BOB SCHIEFFER: Well, you know, there are little communities where the people couldn't afford to have a public school. And that's why you have states involved in the schools. And there-- there--
RICK SANTORUM: Well, there's one thing the state-- there's one thing for states to-- to help fund public education. It's another thing to dictate and micromanage and-- and create a "one size fits all education" system in states and certainly in the federal government what President Obama is trying to do. What we need is to have the same kind of change and dynamic change in the public school system as we've seen in the economy of this country. Customized. Everybody gets what they need. I have seven children. I can tell you each one of them learn differently. All of them can excel in different settings. And that goes with every-- every American child. And we can do better than a system that one in three children drop out of school. If that is the hallmark, Bob, that you talk about as a-- as a great society, when one of three children drop out of school and a lot of the folks who don't drop out of school still can't read at grade level, that to me is a failure and defending that failure is not something I'm planning on doing which is what the President does.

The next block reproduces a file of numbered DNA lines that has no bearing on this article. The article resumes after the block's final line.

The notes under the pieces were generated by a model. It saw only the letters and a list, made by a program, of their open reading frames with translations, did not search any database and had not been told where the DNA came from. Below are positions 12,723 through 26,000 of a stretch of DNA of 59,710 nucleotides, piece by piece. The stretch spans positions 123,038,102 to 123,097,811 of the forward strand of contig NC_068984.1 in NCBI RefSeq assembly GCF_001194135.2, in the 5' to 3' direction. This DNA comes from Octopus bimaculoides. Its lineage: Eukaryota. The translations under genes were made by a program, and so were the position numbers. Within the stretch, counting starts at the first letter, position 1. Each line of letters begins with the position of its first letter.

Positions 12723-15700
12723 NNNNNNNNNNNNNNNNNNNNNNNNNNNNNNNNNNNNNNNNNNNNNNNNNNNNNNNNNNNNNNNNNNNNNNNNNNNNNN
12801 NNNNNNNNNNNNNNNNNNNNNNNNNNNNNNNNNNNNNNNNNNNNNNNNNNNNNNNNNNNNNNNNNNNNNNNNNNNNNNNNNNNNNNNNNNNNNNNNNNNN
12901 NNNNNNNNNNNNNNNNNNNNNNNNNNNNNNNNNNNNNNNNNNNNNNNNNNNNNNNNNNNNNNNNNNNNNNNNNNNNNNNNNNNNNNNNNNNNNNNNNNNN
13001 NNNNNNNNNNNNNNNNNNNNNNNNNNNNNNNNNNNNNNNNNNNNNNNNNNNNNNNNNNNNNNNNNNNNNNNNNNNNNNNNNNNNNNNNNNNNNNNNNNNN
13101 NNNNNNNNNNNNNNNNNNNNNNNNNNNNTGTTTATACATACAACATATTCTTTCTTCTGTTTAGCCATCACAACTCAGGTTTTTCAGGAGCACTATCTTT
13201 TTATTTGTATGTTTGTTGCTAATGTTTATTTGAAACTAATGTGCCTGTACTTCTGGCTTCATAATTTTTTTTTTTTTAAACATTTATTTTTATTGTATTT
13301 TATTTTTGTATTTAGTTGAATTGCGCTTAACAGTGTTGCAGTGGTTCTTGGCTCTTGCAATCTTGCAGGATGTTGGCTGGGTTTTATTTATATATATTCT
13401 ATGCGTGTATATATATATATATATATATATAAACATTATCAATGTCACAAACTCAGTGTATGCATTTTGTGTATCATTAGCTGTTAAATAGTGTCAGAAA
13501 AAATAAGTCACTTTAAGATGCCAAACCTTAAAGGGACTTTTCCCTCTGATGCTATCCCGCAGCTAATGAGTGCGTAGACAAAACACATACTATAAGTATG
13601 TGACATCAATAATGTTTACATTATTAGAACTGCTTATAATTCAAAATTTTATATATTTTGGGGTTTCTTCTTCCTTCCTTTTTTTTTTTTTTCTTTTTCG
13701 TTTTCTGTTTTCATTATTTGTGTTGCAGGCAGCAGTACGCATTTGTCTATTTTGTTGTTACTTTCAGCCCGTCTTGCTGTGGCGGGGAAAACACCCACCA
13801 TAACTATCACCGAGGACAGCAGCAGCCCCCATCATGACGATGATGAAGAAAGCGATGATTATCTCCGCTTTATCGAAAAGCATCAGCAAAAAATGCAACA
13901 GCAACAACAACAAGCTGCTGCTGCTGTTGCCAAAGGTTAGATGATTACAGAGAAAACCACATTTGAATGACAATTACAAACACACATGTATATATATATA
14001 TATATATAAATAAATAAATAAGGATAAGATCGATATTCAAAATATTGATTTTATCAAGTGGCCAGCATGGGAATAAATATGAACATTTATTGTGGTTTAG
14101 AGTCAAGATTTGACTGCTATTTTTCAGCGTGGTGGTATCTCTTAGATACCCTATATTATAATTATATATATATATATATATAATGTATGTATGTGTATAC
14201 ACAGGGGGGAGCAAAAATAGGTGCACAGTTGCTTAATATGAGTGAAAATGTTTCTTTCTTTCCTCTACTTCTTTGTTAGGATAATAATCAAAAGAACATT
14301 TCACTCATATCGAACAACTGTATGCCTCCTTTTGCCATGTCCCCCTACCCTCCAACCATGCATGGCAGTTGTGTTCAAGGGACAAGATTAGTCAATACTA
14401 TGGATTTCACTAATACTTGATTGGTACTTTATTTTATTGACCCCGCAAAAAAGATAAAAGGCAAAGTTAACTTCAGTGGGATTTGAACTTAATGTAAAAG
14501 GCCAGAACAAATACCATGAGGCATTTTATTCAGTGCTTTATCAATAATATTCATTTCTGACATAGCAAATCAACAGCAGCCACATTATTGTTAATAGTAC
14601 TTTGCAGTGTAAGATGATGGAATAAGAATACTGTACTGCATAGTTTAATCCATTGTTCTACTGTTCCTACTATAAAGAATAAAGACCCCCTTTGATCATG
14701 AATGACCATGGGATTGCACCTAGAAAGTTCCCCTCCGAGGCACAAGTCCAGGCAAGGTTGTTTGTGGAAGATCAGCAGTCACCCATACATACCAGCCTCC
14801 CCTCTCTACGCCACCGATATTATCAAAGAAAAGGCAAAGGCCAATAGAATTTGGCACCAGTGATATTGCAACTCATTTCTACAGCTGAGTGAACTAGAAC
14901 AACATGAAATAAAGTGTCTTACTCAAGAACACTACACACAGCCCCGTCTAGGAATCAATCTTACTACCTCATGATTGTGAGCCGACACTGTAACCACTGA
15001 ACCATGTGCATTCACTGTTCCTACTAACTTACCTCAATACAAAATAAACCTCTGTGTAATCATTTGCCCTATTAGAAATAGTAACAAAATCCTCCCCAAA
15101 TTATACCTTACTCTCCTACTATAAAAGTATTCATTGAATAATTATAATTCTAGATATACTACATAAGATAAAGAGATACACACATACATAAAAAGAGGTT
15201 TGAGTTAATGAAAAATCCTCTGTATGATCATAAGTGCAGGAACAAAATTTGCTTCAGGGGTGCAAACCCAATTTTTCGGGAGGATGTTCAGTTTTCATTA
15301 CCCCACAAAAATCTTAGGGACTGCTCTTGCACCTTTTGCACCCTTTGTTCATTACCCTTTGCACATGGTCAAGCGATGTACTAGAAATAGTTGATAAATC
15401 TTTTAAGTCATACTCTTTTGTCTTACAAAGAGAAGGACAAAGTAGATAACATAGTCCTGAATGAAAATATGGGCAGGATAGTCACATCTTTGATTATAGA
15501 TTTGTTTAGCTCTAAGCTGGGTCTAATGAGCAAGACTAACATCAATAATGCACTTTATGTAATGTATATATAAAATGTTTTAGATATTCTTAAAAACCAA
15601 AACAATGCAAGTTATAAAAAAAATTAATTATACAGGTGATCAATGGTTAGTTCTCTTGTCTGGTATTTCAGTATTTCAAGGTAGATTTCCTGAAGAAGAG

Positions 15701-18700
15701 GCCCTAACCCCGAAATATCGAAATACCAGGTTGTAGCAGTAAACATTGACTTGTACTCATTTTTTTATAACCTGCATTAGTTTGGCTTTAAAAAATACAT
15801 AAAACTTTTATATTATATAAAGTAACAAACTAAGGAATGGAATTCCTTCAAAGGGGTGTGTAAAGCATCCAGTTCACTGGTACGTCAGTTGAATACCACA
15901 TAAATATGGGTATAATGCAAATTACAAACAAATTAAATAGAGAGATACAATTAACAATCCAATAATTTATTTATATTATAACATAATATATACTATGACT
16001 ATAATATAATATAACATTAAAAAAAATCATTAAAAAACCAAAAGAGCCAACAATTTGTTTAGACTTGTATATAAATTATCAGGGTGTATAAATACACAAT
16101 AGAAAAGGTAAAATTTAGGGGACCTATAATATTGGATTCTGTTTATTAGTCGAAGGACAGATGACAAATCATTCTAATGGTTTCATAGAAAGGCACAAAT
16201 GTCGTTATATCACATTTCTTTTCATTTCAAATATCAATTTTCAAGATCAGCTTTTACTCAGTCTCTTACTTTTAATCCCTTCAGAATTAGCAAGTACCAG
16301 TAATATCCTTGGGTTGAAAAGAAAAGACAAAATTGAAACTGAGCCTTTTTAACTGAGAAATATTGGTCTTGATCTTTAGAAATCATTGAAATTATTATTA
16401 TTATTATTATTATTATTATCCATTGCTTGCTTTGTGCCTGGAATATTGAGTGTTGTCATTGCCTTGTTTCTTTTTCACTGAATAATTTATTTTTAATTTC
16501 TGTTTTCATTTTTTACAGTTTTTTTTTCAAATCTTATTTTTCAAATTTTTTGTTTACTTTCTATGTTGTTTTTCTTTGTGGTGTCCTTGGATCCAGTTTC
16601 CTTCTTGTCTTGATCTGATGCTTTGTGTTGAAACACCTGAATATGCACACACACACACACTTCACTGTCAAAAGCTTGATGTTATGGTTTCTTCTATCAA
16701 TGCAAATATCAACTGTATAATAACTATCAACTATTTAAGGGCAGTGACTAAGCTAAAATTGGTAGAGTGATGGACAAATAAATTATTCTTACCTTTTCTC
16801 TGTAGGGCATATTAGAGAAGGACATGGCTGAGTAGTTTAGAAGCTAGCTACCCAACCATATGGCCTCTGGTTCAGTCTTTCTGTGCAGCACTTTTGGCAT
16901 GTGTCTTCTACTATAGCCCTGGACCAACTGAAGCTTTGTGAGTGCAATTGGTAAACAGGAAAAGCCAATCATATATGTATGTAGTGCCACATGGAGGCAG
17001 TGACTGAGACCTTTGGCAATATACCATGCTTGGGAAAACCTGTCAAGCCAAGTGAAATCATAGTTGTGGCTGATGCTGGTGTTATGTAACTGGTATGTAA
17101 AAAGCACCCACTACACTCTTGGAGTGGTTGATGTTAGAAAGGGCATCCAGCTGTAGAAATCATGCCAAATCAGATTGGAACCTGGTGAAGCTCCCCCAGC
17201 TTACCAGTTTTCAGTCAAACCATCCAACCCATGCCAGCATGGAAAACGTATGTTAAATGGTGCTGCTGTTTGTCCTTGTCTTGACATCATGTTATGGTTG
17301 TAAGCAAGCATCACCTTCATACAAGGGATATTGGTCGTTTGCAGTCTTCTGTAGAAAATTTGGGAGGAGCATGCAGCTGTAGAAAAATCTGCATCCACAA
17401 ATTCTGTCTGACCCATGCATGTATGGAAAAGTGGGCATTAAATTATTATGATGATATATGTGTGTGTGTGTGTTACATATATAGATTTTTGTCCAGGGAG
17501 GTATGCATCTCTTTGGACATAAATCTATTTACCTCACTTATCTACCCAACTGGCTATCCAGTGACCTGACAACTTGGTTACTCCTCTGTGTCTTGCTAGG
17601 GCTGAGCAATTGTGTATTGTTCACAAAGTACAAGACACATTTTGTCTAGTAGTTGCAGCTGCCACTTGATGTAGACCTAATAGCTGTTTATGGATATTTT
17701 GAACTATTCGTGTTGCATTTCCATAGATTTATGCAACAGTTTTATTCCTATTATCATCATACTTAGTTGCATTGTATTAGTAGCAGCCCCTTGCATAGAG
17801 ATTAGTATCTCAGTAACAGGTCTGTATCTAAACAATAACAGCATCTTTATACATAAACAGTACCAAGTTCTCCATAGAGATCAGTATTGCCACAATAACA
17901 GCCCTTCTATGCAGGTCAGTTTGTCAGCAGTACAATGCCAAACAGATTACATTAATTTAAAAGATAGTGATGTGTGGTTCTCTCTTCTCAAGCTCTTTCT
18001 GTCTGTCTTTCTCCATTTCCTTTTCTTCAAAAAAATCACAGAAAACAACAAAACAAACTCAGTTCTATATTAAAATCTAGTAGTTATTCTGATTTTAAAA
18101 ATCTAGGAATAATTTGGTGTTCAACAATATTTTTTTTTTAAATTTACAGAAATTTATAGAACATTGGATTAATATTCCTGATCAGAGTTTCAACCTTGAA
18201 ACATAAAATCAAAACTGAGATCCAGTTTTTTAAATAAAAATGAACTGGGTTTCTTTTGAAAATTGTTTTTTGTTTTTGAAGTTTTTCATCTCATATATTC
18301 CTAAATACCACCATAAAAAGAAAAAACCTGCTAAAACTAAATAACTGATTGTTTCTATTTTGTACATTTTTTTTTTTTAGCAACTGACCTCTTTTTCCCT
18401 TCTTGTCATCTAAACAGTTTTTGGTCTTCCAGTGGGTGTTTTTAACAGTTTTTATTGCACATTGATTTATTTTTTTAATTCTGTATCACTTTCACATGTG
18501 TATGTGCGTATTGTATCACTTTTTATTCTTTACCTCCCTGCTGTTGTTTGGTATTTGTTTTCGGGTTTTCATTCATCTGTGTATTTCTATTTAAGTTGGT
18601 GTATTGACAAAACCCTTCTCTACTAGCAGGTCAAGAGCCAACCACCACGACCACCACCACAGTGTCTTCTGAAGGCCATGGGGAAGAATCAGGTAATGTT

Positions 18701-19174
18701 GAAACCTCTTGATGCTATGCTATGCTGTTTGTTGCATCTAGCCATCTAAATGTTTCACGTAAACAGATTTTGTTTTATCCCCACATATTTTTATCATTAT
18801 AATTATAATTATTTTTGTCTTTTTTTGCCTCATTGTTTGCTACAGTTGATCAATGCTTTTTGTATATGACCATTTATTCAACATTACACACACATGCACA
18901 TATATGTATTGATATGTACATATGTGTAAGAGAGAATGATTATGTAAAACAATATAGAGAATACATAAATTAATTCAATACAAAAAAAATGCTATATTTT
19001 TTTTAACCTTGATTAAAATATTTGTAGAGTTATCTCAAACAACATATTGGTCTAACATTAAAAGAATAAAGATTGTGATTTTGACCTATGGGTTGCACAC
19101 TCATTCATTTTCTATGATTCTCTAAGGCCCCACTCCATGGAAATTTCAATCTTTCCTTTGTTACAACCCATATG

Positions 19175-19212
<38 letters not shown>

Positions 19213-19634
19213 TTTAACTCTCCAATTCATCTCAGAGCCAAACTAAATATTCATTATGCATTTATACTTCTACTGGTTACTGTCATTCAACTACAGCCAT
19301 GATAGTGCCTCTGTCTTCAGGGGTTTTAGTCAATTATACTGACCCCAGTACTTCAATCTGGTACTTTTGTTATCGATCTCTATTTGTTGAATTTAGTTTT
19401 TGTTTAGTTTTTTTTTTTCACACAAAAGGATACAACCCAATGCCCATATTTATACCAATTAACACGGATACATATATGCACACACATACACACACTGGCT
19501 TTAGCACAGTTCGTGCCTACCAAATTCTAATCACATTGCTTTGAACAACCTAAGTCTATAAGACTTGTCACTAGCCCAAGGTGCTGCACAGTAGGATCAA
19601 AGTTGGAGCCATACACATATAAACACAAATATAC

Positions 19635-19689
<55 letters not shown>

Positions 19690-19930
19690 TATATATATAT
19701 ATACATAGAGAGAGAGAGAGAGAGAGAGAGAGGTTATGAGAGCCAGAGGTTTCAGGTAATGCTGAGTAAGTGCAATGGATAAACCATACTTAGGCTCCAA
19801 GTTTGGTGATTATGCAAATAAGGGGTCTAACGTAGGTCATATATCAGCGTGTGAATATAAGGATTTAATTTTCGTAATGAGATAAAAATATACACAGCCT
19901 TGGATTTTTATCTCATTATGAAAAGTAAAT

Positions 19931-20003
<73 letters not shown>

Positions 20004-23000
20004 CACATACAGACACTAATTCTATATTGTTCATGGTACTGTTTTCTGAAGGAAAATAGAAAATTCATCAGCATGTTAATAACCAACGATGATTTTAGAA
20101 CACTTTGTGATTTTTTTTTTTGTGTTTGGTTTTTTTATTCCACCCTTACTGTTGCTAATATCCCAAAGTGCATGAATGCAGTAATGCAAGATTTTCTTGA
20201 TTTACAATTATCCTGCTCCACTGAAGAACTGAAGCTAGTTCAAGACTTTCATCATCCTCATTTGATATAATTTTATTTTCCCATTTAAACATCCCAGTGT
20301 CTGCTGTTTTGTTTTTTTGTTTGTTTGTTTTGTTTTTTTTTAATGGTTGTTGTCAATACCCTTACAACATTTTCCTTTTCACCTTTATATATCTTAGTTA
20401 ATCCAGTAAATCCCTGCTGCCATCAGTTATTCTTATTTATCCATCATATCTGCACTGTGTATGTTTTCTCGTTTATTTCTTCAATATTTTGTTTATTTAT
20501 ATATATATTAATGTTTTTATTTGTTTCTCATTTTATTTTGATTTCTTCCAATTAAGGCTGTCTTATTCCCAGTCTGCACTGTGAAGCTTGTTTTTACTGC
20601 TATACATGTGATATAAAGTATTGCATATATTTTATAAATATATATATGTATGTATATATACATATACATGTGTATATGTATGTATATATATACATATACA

BOB SCHIEFFER: Well, what-- what do you do to-- what would you do to fix it, Senator?
RICK SANTORUM: Well, as I said before, first I'd get the federal government out. I would, to the extent possible with res-- with respect to mandates and-- and designing curriculum and the like, I would get the state government out. I think that-- that the parents should be in charge working with the local school district to try to design an educational environment for each child that optimizes their potential. And whether it's in a public school or a private school or a Christian school or whatever kind of-- and whatever kind of setting that is best that the people at the local level can determine, I think that's where we need to go in education. It's got to be a much more dynamic process. We are failing American children. We're failing our society with having these high rates of dropouts and the people graduating without the skills or frankly without the value structure that's necessary to be able to go out and work hard and to be able to-- to produce in our society and to build strong communities. And I think we need some really dramatic changes. And we're not getting that.
BOB SCHIEFFER: Senator, I want to thank you very much for being with us this morning. I had hoped to ask you about some questions about the economy. But, frankly, you made so much news yesterday, out there on the campaign trail, I felt compelled to ask you about that. Thank you so much for being with us.
RICK SANTORUM: Well, I'm-- I'm happy to make news about-- about important issues of the day that obviously don't get talked about a lot.
BOB SCHIEFFER: All right. Well, thank you so much. We'll be back in just a minute with our political round table.